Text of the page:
This week’s Star Trek episode features a clumsy allegory for the ongoing conflict between religion and science, and demonstrates a staggering misunderstanding of evolution. It’s one of the best episodes of Voyager season three, and it’s called “Distant Origin.”

Plot: In “Distant Origin,” two members of an alien species known as the Voth try to prove a genetic connection with the humans of Voyager. It quickly becomes evident that this is entirely real, but their theory is controversial in their society. Eventually, the Voth scientists must retract their claims, despite overwhelming evidence and a stirring speech from Chakotay. The iron will of religious fervor triumphs.

Character Development: This episode features precious little, even relative to most Voyager episodes. Chakotay briefly plays wife-swap with some aliens where he reminds us that he is an historian.

Forehead of the Week: This episode prominently features the Voth, a so called “saurian” species of aliens originally evolved from the Hadrosaur dinosaur. Their ancestors left Earth to escape the mass-extinction-causing meteor strike which wiped out the rest of the dinosaurs.

Memorable Quote: “Was it beautiful?” – long lost Earthling Forra Gegen, foolishly deluding himself about the quality of his home planet.

Star Trek Episode of the Week: Rise

Voyager season three continues to churn out classics. This week’s episode is “Rise,” in which an alien planet’s not-so-natural disasters work to bring old married couple Neelix and Tuvok closer together.

Plot: “Rise” begins with Voyager attempting to protect an alien planet from a swarm of asteroids with a mysterious origin. Tuvok and Neelix are sent down to the planet along with a contingent of locals to help rescue a scientist who might have some answers. Neelix is wary of the trip, concerned that he’ll be unable to win the affection of his estranged lover, Tuvok.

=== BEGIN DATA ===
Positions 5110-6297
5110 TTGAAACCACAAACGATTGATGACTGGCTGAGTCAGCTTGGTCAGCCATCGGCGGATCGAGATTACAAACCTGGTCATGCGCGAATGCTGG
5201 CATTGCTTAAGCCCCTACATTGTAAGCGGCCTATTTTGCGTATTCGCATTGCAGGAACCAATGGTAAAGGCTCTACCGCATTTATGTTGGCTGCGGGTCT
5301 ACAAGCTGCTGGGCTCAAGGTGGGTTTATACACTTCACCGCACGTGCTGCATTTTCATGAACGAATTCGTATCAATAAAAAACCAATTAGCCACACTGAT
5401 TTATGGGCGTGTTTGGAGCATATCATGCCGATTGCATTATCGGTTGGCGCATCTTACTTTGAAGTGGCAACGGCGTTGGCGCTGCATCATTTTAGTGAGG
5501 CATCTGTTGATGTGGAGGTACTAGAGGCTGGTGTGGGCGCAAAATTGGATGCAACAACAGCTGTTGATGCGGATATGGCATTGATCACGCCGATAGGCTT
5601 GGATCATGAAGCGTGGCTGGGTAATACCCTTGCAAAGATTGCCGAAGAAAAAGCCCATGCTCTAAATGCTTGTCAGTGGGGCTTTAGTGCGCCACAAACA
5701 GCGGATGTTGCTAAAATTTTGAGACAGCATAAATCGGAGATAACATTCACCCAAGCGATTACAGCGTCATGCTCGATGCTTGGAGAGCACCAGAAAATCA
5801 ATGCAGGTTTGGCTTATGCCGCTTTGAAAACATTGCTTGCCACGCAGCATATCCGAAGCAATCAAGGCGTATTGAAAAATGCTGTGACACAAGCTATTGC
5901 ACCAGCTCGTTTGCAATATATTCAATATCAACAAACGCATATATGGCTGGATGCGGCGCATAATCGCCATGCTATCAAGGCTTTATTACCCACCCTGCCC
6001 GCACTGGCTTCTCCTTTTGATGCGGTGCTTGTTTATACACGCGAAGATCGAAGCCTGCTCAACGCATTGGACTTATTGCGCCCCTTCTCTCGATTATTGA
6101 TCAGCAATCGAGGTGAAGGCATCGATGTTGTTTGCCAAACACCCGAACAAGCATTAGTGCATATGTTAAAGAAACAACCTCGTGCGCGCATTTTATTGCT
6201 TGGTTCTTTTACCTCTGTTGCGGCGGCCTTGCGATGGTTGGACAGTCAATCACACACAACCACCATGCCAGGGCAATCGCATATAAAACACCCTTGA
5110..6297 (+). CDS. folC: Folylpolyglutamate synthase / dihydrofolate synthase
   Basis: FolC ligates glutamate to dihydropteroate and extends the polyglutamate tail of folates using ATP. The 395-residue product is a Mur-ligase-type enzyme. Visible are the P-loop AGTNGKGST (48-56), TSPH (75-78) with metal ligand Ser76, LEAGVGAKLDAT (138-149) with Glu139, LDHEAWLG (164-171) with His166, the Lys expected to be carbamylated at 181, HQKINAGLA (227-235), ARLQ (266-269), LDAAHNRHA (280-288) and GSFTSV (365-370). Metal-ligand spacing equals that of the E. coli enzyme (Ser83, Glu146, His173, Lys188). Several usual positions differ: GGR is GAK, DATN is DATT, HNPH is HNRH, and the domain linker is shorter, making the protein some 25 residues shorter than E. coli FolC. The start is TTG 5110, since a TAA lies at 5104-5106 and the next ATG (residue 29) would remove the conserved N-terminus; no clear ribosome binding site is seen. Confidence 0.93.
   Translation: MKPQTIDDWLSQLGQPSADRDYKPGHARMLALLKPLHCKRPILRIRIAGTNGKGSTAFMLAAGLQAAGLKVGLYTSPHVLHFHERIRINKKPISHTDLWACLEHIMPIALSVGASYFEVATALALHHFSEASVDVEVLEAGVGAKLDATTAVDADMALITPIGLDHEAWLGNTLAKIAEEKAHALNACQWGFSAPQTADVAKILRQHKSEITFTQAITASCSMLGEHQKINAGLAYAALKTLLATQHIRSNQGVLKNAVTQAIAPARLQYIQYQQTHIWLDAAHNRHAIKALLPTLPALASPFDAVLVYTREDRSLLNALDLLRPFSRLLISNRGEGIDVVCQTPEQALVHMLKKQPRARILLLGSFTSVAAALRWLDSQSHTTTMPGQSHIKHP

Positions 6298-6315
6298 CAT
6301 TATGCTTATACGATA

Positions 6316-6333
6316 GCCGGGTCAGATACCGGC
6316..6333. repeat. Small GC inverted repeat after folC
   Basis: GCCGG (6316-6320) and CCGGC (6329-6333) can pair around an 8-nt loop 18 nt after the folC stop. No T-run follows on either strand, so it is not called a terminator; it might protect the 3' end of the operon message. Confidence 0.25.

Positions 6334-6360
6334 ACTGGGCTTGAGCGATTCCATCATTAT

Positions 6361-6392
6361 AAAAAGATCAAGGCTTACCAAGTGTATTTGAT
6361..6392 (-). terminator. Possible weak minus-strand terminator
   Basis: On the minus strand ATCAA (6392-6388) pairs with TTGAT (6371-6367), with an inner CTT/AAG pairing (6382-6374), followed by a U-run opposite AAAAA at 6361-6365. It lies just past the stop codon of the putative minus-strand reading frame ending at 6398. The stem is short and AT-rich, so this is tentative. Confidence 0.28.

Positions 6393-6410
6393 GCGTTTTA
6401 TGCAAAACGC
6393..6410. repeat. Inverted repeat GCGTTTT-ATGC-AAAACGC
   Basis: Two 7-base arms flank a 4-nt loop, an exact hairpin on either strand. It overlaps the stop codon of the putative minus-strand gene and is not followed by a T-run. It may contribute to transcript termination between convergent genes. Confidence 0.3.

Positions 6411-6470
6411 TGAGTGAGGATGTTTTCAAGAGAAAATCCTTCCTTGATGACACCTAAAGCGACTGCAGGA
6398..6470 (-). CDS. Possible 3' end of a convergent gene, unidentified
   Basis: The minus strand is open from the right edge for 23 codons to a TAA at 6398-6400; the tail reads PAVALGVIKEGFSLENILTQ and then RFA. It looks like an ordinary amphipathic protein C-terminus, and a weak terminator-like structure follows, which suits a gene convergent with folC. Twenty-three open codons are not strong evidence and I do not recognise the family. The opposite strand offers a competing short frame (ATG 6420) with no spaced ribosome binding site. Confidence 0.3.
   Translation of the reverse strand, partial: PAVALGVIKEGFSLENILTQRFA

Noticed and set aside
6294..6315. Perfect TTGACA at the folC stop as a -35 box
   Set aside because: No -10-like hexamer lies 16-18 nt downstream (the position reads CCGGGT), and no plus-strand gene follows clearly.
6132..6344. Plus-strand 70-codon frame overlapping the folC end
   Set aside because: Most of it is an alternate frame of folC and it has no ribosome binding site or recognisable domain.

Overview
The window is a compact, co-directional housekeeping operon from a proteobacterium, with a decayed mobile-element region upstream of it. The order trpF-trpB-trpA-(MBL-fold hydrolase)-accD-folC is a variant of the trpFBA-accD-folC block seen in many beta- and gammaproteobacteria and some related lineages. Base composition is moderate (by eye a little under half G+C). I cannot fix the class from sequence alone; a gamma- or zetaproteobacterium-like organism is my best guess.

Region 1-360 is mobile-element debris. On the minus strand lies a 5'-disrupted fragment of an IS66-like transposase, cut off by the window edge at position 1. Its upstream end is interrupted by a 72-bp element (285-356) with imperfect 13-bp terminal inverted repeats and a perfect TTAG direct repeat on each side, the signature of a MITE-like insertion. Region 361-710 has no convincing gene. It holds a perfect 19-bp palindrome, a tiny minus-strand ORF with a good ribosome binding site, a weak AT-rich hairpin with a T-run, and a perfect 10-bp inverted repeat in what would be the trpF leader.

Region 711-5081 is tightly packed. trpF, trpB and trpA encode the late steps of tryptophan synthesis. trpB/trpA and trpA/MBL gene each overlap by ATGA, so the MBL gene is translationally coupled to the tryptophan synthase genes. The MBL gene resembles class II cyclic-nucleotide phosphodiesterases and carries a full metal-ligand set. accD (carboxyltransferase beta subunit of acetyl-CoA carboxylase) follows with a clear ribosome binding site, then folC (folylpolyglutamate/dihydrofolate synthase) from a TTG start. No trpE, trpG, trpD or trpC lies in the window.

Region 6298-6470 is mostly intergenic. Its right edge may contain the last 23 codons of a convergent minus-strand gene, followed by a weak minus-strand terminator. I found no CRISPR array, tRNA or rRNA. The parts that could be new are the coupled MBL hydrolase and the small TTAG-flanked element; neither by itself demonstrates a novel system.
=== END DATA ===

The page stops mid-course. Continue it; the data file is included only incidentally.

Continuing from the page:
Thanks to some hard work and good fortune, our heroes are once again able to save the day. It is ultimately discovered that the asteroid shower was part of an invasion tactic by the Etanian, another alien race which engineers natural disasters to drive away enemies and invade their planets.

Character Development: Even aliens want what they can’t have, and that’s certainly true for Neelix. With his romance with Kes dwindling, Neelix has decided to start things up with Tuvok again, hoping to impress him by taking on more productive tasks and standing up to the Vulcan’s harsh sarcasm.

Forehead of the Week: That would be the Nezu, who couldn’t seem to figure out that the asteroids bombarding their planet were artificial without Voyager’s help, even though the fake rocks were easily opened and contained obvious mechanical parts.

Memorable Quote: “I’ve been assigned to Lieutenant Tuvok’s team, and no matter what I do, I can’t seem to please him.” – Neelix, expressing concern at his inability to fellate the stern Vulcan satisfactorily.

Star Trek Episode: Warlord

I’ve decided to focus on Voyager episodes, it’s just too convenient a source of humor to even bother with other series right now. This week’s episode is the forgettable season 3 outing “Warlord.”

Plot: In this episode, Kes, the USS Voyager’s least interesting resident, finds her mind taken over by Tieran, an alien who has managed to transfer his consciousness from one being to another as a means of survival while on a centuries long quest to restore himself as ruler of his home planet. Kes battles Tieran within her mind, and is ultimately able to weaken him enough to give the valiant crew of Voyager the opportunity to rescue her.

Character Development: Kes expresses frustration with Neelix that can’t be entirely explained by the insane cabbage-headed alien living inside her brain. The incident is left unresolved, a rarity for Voyager, and the audience is given hope that their insipidly dull relationship may be coming to a close.

Forehead of the Week: That clearly goes to the Ilari, the six-nostrilled cabbage heads whose political drama conveniently occupies the crew of Voyager, passing the time for another week. Aside from physical appearance, they are, strangely enough, exactly like humans.

Memorable Quote: “I love plants, flowers, anything that grows. Some of the times I felt most content were those spent watching the seedlings grow in the airponics… ” – Kes, still being boring as shit, even when her brain is occupied by an evil alien